Russia, being the reliable copycat that they are, took notice of our 5.56x45mm cartridge that the M-16 family of weapons fired. Seeing the merit of a lighter round, they began working on their own. Apparently, a flat-shooting, lighter-weight cartridge appealed to them. Troops could carry more rounds that weighed less, which is a good thing on the battlefield. The lower recoil was also an added bonus.

Enter the AK-74

No, it’s not a typo—the AK-47 became the AK-74. The new AK-74 utilized the 5.45x39mm round, which fires a 53-grain projectile at 2,790 feet per second. This cartridge was under development by Russian engineers in the early 1970s.

The AK-74’s rate of fire is approximately 650 rounds per minute. Considering it has less recoil than its bigger brother, it is more controllable. The AK-74 fires using a standard 30-round magazine, though there are plenty of aftermarket options with greater capacity.

Basically, it is very similar to the AK-47, with some small changes. The AK-74’s magazine doesn’t have as much of a curve to it as the AK-47’s does. Early magazines were made of a substance referred to as “Bakelite,” which has an orange hue to it.

A large muzzle brake is mounted on the end of the barrel as well, to further tame the recoil/muzzle rise of the gun. This is actually probably the easiest way to differentiate the ’74 from the ’47 (gets confusing, doesn’t it—try typing it over and over). The first AK-74s looked very similar to the AK-47.

The AK-74M being fired.
Russia’s AK-74M is recognizable from the AK-47 by the long muzzle brake. The stock is a solid side-folder, adding to the versatility. Here a Russian fires the AK-74M. (Photo: Vitaly V. Kuzmin)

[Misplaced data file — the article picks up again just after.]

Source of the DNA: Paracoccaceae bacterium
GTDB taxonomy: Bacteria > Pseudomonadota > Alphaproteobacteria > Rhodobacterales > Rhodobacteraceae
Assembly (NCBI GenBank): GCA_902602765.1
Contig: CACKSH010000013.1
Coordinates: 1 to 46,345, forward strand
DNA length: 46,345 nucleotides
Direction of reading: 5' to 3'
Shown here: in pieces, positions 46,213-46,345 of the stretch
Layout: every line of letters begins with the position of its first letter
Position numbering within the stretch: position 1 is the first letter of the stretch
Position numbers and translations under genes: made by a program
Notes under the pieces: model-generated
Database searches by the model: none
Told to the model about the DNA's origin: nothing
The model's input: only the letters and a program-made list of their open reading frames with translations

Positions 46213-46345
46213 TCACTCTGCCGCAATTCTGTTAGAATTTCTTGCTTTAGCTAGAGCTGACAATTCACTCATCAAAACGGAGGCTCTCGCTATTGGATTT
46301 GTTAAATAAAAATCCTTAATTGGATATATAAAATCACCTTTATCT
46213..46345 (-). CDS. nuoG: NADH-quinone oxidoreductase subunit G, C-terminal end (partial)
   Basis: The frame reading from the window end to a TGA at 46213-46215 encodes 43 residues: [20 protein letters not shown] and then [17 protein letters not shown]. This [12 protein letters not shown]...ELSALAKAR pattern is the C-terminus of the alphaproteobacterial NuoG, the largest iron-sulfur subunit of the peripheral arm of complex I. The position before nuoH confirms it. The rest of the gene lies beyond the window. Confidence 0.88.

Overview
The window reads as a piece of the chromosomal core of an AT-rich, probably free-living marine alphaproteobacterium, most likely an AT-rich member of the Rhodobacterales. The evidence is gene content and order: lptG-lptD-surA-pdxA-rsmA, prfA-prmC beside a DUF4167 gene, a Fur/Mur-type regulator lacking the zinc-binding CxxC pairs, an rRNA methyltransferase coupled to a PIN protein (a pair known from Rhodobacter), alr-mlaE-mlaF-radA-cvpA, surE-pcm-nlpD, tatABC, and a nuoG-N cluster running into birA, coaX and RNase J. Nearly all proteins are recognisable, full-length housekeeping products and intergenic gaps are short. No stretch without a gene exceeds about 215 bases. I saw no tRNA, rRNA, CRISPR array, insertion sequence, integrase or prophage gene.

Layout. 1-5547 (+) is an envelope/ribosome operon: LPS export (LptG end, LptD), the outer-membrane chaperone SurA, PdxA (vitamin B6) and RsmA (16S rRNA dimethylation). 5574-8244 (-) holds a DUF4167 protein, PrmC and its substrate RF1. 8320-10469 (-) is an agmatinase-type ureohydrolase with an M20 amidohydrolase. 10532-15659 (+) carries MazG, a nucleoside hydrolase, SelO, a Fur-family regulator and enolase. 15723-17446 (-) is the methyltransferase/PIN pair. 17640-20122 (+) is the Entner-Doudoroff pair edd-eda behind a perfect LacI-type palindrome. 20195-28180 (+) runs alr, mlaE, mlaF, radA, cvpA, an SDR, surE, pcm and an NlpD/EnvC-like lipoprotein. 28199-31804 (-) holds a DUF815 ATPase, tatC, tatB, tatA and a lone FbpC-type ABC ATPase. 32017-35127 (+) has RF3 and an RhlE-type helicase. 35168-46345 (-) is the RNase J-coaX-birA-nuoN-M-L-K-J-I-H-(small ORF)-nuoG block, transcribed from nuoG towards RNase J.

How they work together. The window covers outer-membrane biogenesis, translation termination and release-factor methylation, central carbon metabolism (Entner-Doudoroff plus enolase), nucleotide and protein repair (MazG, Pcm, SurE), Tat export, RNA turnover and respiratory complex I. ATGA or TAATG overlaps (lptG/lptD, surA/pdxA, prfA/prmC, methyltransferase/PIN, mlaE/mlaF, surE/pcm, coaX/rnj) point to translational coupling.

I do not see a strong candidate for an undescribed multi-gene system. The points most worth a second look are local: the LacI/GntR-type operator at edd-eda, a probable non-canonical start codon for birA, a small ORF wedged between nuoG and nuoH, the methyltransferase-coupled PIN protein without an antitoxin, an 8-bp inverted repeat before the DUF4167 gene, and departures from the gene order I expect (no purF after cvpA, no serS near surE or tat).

A folding stocked version, the AKS-74 was also introduced. It featured a side folding stock that was sheet metal in a triangular pattern. This was an improvement over the under-folding stock used by the AK-47.

Around 1977, the AK-74’s gas block was changed from 45 degrees to 90 degrees because of bullet shear. Apparently, the 45-degree block was shearing the higher-velocity bullets as they traveled down the barrel.

From the beginning of production, the AK-74 featured laminated wood handguards and buttstocks. The pistol grip was Bakelite. However, for a time,  plumb-colored fiberglass-reinforced plastic was utilized. Then, in 1989, the AK-74’s furniture turned black, and that has been the color that it stayed since then.

1991 saw the next big advance in AK-74 design: the AK-74M. This new model had several advanced features, including a side-folding buttstock, a modified muzzle brake, and a receiver-mounted side rail for mounting optics. This model’s side-folding stock is solid, in contrast with the original metal, triangular folder.

Aside from the standard models of AK-74, there is also a shortened version (with side folding stock) called the AK-74U and an RPK-74 Squad Automatic Weapon.

AKS-74U assault rifle.
The AKS-74U is a shorty version of the AKS-74, quite possibly the coolest-looking AK variant in existence. (Photo: Weaponsystems.net)

The AK-74M remains in service to this day with the Russians and by a wide host of other countries. Ironically, the defenders of Ukraine are using Russian AK-74s against their Russian invaders as I type this.

Parting Shots

So now you know the full story. While the AK-47 and the AK-74 share many similarities, the AK-74 has clearly pulled ahead in the design and improvement department. It is a more efficient weapon than the AK-47 due to its flatter shooting, lighter cartridge, exhibiting better accuracy and less recoil.

And it all started back in World War II with the Germans and their innovation. It reminds me of that old saying, the more things change, the more they stay the same.